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Living It up in the City

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by Ricia Sturgeon-Hendrick

There was a time, in the 1960s-1970s, where it was normal for couples to work in the city but move to the suburbs to live when they had children. They wanted backyards and good schools and safety for their kids. But, things have changed, particularly in the big cities, where high-rise residential buildings are proliferating. People are moving back to the cities — now where the action is. They want good views, a subway ride to work, museums and entertainment within walking distance. A prime example is NYC — easily the elevator capital of the U.S. — which we focus on in this issue.

Our Special Section on New York has at least nine articles with a leadoff by Kaija Wilkinson: Big Apple Business Boom. Comments from most majors are that the New York area is “crazy busy” across all boroughs. Most new construction is in Manhattan and Brooklyn, with several high-profile, record-breaking projects.

Modernizations are being driven by new codes, and many of the new buildings going up are residential as more start living in the city. All this drives business for OEMs, independents and suppliers. Other articles from the NYC section are:

  • TEI Takes on Challenges by Karen Jackson: The author gives an update on several projects TEI is working on, all of which are in the NYC metropolitan area.
  • Tribeca Triumph by Alexander J. Saltzman: The Woolworth Building in NYC was once the tallest in the world and an icon to commerce. Some very innovative elevator work was needed to turn it into luxury residences, while preserving commerce on lower floors.
  • One Wall Street by Wilkinson: A story of the complexity of NYC’s largest-ever office-to- condominium conversion, taking place very slowly. KONE has been tearing out 20 elevators on the perimeter and moving them to the center of the building so condos can have window views. A Whole Foods Market will anchor commercial space below.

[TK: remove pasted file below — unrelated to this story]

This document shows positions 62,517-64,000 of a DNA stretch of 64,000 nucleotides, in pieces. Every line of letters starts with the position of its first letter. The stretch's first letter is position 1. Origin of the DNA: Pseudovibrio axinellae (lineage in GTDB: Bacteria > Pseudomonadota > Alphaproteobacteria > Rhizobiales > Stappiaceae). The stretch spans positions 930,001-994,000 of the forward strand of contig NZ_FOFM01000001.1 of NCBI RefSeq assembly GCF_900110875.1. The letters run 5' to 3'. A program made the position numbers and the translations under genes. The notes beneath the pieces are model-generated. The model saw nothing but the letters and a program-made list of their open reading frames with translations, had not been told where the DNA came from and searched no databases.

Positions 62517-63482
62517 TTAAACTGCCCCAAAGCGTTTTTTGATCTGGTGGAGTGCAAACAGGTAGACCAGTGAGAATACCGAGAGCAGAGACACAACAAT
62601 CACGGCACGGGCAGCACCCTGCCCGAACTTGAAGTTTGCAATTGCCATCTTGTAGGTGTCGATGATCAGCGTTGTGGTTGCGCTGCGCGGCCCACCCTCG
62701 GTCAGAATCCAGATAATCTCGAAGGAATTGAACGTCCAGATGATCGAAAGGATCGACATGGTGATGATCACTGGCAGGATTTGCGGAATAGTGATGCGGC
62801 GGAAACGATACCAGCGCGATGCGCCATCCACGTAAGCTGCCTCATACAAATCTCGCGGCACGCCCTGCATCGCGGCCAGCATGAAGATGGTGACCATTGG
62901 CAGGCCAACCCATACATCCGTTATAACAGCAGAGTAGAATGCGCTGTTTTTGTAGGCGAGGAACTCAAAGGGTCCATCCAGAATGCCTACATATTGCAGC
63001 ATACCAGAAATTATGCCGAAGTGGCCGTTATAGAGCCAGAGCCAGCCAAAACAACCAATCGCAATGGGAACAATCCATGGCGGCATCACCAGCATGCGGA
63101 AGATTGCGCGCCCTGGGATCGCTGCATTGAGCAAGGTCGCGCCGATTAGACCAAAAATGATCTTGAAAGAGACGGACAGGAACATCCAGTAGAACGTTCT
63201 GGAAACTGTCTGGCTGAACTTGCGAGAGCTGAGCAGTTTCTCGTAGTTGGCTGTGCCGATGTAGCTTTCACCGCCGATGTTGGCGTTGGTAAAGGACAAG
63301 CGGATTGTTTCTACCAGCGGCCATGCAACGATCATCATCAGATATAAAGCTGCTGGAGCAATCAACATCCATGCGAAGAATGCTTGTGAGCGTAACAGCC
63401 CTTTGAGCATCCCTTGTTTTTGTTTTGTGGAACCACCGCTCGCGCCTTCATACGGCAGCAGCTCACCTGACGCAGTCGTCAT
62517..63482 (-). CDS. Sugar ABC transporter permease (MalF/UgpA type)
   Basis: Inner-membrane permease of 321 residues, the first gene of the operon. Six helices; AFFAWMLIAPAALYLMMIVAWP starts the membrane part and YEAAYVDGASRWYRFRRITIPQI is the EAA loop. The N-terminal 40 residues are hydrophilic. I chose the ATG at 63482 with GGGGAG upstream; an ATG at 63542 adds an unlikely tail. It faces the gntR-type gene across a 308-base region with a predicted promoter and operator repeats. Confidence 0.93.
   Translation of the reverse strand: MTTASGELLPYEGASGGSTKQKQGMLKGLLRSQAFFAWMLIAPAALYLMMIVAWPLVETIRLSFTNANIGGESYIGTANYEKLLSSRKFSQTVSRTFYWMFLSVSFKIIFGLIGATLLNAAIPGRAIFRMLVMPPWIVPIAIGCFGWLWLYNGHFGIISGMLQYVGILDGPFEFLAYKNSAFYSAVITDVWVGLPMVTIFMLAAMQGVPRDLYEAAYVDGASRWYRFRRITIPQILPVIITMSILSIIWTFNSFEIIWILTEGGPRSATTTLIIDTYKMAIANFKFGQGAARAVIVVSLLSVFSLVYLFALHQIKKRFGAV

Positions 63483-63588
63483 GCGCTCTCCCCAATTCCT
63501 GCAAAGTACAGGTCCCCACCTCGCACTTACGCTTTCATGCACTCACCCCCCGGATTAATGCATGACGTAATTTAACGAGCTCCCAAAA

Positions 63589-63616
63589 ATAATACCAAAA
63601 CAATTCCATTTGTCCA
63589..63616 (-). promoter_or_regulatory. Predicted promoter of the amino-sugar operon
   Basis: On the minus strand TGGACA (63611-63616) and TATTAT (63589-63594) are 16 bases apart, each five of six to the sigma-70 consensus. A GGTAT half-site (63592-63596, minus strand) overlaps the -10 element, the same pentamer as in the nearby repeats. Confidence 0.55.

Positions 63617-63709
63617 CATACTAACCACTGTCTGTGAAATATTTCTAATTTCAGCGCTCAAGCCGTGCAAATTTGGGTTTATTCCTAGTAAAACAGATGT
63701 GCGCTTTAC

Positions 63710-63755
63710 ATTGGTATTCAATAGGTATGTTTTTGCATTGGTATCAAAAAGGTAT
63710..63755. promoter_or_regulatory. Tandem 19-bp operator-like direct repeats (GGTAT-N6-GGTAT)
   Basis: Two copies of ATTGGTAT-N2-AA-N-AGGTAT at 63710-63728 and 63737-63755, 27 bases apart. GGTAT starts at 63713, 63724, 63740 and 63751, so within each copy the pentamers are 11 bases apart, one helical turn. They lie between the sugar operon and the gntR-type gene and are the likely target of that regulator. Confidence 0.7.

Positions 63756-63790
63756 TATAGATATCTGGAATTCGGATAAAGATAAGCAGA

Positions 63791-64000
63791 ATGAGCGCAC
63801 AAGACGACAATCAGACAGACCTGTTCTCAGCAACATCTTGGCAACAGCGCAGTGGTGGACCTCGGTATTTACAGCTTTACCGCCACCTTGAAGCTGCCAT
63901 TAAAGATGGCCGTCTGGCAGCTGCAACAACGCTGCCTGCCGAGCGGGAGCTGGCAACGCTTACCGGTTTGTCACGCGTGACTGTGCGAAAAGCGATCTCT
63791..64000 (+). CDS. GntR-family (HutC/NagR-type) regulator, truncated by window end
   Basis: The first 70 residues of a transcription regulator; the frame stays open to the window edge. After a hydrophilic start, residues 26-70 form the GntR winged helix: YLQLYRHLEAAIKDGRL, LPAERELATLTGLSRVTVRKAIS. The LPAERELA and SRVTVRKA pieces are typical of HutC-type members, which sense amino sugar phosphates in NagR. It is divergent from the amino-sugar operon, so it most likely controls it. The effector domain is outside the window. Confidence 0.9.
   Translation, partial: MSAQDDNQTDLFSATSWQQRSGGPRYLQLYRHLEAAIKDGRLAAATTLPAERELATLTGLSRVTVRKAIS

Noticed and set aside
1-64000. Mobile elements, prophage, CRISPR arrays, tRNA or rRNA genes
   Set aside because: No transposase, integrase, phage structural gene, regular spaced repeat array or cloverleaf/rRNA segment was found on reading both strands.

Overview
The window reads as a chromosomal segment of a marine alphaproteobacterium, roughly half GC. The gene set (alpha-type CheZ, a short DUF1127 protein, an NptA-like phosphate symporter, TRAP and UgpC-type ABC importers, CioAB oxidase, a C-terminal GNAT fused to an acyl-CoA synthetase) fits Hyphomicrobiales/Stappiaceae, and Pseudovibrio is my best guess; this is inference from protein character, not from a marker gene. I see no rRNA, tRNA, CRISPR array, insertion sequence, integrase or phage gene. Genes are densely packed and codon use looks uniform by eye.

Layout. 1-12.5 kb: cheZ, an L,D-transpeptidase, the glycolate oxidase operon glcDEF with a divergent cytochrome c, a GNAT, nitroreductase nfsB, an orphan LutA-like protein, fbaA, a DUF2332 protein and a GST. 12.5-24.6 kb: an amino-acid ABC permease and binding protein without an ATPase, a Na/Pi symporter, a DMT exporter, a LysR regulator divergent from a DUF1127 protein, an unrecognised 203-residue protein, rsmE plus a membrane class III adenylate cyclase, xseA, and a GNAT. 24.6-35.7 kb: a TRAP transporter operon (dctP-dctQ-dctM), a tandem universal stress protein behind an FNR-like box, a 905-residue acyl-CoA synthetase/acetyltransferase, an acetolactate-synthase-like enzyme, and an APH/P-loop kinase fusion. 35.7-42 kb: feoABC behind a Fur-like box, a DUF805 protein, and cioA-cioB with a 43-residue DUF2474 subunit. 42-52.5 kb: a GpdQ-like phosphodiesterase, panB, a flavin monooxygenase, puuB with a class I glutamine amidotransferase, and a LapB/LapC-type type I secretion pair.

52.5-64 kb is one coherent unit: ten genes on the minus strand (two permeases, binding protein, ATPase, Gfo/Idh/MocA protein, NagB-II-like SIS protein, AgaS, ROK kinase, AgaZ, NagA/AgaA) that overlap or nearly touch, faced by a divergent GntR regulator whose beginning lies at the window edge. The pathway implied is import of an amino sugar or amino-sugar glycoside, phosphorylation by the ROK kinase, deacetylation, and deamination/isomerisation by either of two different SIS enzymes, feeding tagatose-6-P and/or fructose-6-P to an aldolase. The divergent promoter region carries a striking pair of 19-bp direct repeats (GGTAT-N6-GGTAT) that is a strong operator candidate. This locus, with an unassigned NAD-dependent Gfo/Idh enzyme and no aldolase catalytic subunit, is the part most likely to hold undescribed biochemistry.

• Peelle: A NYC Institution by Michael J. Ryan: The Peelle Co. is celebrating 115 years in New York and being a key player since the 1800s. The author notes the NYC market requires quick problem resolution.
  • Co-Op City by Christopher Rosario: This details a massive, ongoing elevator modernization at a city within a city in the Bronx. With 160 elevators and 44,000 inhabitants, the job is proceeding slowly and should wrap up by 2023.
  • A Long Time Coming by Wilkinson: New York has passed the Elevator Safety Act, in which all elevator mechanics will have to be educated and licensed, in a similar move to those of 30 other states. This is described as a win for everyone — unions, associations, contractors, owners and the riding public.
  • Elevator Manufacturing in NYC by Dr. Lee Gray: Our historian tells how Elisha Graves Otis illustrated the safety of elevators in 1854, but he died soon after — in 1861. Many companies back then used his story to illustrate their own equipment and hoists.
  • Successful Implementation of a Mandated VT Periodic Inspection and Testing Program to Improve Safety and Reliability Emulating the NYC Model by Robert Cuzzi and Harry Vyas: This paper was part of the International Elevator & Escalator Symposium in Las Vegas. The authors recommend third-party inspections in line with the NYC Building Code. They outline the multiple benefits to all, especially in a “vertical city” like NYC.

We have a couple of articles that look to the future:

  • Thinking Forward by Matt Irvin: The Council on Tall Buildings and Urban Habitat points out futuristic buildings from NYC to Singapore with stops in Paris, Dubai, Riyadh and Shenyang. The trends are supertalls, observation decks and sky-high infinity pools.
  • Into the Future by Gray: The author had a lengthy conversation with thyssenkrupp MULTI CEO Michael Cesarz. Cesarz tells how MULTI began and where it is now. He also talked about its energy use, which is 70% lower than that of a conventional elevator. Cesarz also talked with Gray about vertical cities of the future.

This book is one of our largest of the year. Please enjoy!

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Elevator World | March 2020 Issue Cover

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